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Theresa Sullivan v. Peter Cangelosi

State of New York Supreme Court, Appellate Division Third Judicial Department

May 5, 2011


Appeal from an order of the Supreme Court (Cahill, J.), entered January 27, 2010 in Ulster County, which granted defendant's motion to disqualify plaintiff's counsel.

The opinion of the court was delivered by: Rose, J.


Calendar Date: March 22, 2011

Before: Mercure, J.P., Rose, Malone Jr., Stein and Egan Jr., JJ.

After plaintiff commenced this action against defendant alleging, among other things, that defendant had trespassed on her property and assaulted her, defendant moved to disqualify plaintiff's attorney, Edward Carroll. Defendant's motion was based on a telephone call he made to Carroll approximately one month prior to his alleged trespass and assault seeking representation with respect to his ongoing dispute with plaintiff, who was his neighbor. Supreme Court, after a hearing, found that defendant had described his legal problems with plaintiff and at least some of his version of the history of his differences with her to Carroll during the telephone conversation. The court also found that Carroll, after telling defendant that he represented plaintiff, suggested that defendant write him a letter about any complaint he had with plaintiff and not have any contact with her concerning anything that could lead to an altercation. Supreme Court concluded that Carroll improperly gave defendant legal advice, that the subject matter of the telephone conversation was related to the subject matter of the litigation and that any doubt as to whether a conflict of interest existed had to be resolved in favor of disqualification. Plaintiff appeals and we reverse.

Initially, we note that "[t]he right to choose one's own counsel is a valued right," the restriction of which "must be carefully scrutinized" (Matter of Advent Assoc., LLC v Vogt Family Inv. Partners, L.P., 56 AD3d 1023, 1024 [2008]; see S & S Hotel Ventures Ltd. Partnership v 777 S.H. Corp., 69 NY2d 437, 440, 443 [1987]). In this case, our analysis is guided by the former Code of Professional Responsibility, which was in effect at the time of the conduct in question (see Bank Hapoalim B.M. v WestLB AG, 82 AD3d 433, , 918 NYS2d 49, 49 [2011]), and we note that even in the absence of an attorney-client relationship -- as here -- an attorney has a fiduciary obligation to preserve the confidential secrets of prospective clients (see Seeley v Seeley, 129 AD2d 625, 626-627 [1987]; former Code of Professional Responsibility EC 4-1; see also former Code of Professional Responsibility DR 4-101 [a]; 5-108 [a] [1] [22 NYCRR 1200.19 (a); 1200.27]; Rules of Professional Conduct [22 NYCRR 1200.0] rule 1.18 [c]). Since there is no question that the parties' interests are adverse, the case turns on whether Carroll received confidential information during the telephone call that could be embarrassing or detrimental to defendant and, if so, whether the disclosures made during the phone call and the issues now in litigation are substantially related (see Seeley v Seeley, 129 AD2d at 627; former Code of Professional Responsibility EC 4-1).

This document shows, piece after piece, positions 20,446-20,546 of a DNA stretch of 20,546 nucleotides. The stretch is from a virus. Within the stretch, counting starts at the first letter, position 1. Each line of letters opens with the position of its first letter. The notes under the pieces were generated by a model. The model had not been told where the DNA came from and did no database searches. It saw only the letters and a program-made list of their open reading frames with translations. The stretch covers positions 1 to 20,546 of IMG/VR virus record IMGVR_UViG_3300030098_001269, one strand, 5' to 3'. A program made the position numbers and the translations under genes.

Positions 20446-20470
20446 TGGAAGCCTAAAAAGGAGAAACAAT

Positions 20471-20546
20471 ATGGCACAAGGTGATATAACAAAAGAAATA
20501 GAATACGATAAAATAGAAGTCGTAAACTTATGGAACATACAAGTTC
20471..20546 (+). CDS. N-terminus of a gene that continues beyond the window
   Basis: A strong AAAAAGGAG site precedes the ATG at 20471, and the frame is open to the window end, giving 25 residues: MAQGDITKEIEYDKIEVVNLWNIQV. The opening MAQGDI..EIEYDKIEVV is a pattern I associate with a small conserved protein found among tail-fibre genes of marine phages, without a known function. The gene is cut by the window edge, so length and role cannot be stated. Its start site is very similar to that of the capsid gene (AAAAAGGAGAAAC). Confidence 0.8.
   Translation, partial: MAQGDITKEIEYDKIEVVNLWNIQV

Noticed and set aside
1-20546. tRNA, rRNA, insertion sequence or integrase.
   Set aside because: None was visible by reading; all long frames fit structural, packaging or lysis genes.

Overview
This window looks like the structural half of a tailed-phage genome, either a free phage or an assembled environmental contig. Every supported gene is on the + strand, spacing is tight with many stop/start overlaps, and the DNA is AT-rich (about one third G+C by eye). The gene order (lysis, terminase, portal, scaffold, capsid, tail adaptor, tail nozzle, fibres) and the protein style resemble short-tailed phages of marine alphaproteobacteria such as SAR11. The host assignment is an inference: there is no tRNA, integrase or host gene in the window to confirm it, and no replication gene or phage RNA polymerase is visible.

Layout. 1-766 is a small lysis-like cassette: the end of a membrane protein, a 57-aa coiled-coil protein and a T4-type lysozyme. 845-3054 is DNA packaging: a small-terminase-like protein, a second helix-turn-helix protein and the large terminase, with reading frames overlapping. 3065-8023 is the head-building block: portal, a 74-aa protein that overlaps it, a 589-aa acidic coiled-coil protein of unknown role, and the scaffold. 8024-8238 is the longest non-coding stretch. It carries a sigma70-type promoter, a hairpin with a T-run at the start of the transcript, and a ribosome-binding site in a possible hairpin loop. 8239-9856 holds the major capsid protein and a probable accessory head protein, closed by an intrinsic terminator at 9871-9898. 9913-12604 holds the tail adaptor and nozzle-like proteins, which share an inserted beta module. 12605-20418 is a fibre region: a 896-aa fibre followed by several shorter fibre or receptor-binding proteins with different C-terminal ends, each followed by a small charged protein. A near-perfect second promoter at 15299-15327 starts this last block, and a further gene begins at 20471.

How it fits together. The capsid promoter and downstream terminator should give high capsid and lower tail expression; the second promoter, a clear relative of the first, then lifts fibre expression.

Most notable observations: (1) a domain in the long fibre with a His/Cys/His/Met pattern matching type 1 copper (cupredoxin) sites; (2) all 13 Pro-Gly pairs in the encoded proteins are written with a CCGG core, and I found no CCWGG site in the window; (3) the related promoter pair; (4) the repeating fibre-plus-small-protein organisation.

Preliminarily, we disagree with Supreme Court's conclusion that Carroll's suggestion to defendant constituted legal advice. Inasmuch as the suggestion was made when defendant was aware that Carroll represented plaintiff and it did not address defendant's rights or remedies, we view it as no more than an attempt to diffuse the dispute between the parties (compare Falk v Chittenden, 11 NY3d 73, 78 [2008], and Parnes v Parnes, 80 AD3d 948, 950 [2011]).

Turning to the issue of whether a fiduciary obligation arose here, defendant failed to establish that he shared any information with Carroll during the telephone conversation that could be considered confidential (see Porter v Beaulieu, 290 AD2d 630, 630-631 [2002]; Martin v Martin, 224 AD2d 597, 597 [1996]). Moreover, even though the acrimony between the parties apparently culminated in the incident giving rise to this action, the relationship between that history and the relevant issues in this action has not been shown to be substantial, as it must to warrant disqualification (see Nicola v Barrett, 43 AD3d 583, 585 [2007]; Waehner v Northwest Bay Partners, Ltd., 30 AD3d 799, 800 [2006]; Gaspar v Hollrock Poured Concrete, Inc., 7 AD3d 871, 872 [2004]; Leonardo v Leonardo, 297 AD2d 416, 418 [2002]).

Mercure, J.P., Malone Jr., Stein and Egan Jr., JJ., concur.

ORDERED that the order is reversed, on the law, with costs, and motion denied.


Robert D. Mayberger Clerk of the Court


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